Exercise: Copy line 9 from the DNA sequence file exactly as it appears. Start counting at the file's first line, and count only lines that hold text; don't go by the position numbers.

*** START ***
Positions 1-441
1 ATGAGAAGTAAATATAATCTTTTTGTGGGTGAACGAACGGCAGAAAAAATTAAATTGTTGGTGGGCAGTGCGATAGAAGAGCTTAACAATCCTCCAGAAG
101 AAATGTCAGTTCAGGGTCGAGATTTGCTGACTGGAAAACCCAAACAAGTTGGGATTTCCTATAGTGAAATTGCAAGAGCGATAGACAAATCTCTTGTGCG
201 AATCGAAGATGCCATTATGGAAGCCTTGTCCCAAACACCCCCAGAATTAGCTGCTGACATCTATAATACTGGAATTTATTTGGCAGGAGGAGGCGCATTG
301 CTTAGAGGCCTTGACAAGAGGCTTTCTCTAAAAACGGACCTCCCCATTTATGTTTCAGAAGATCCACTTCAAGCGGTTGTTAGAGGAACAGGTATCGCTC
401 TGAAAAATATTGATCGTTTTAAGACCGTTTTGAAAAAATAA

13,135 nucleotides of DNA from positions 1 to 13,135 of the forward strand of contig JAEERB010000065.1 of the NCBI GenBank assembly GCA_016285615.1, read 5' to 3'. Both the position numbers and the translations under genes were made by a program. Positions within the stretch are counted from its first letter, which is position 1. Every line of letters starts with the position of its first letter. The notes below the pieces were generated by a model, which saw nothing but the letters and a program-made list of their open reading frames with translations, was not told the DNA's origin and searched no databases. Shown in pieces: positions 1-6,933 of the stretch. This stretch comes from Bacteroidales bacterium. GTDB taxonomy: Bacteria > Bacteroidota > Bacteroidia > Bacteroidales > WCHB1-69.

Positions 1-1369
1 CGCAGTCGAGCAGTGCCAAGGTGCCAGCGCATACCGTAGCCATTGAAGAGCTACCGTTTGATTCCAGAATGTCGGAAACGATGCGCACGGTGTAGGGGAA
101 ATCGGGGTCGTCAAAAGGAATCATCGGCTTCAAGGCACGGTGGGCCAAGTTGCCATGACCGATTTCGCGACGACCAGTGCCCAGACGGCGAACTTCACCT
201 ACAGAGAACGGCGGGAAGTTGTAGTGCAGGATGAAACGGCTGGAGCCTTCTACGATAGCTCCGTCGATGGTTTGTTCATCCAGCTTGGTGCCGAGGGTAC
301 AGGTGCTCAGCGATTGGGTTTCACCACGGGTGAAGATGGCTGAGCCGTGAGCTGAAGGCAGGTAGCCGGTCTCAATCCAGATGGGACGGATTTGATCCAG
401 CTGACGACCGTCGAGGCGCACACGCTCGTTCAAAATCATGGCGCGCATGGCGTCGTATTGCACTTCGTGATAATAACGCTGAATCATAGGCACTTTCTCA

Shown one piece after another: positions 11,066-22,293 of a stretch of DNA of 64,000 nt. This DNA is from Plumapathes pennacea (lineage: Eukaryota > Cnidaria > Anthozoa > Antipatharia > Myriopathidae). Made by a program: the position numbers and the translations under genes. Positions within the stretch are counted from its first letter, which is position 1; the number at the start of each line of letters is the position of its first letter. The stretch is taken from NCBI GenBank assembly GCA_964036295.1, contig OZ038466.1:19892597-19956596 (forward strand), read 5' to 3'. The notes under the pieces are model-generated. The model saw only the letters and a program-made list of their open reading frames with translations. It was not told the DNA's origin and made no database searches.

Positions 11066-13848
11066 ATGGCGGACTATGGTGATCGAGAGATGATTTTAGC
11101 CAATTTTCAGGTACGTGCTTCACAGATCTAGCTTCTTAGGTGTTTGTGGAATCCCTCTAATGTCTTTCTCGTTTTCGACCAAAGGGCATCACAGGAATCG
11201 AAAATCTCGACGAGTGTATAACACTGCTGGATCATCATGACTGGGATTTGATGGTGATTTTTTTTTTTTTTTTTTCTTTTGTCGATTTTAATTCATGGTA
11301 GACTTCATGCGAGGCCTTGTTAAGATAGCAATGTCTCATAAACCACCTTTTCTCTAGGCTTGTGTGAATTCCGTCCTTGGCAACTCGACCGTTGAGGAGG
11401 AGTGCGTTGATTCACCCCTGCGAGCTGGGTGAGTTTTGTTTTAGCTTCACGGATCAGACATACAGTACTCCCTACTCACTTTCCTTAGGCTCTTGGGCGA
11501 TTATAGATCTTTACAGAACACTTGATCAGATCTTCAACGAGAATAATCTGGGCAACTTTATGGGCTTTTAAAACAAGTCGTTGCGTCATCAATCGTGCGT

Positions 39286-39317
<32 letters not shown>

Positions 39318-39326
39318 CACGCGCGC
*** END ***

1 CGCAGTCGAGCAGTGCCAAGGTGCCAGCGCATACCGTAGCCATTGAAGAGCTACCGTTTGATTCCAGAATGTCGGAAACGATGCGCACGGTGTAGGGGAA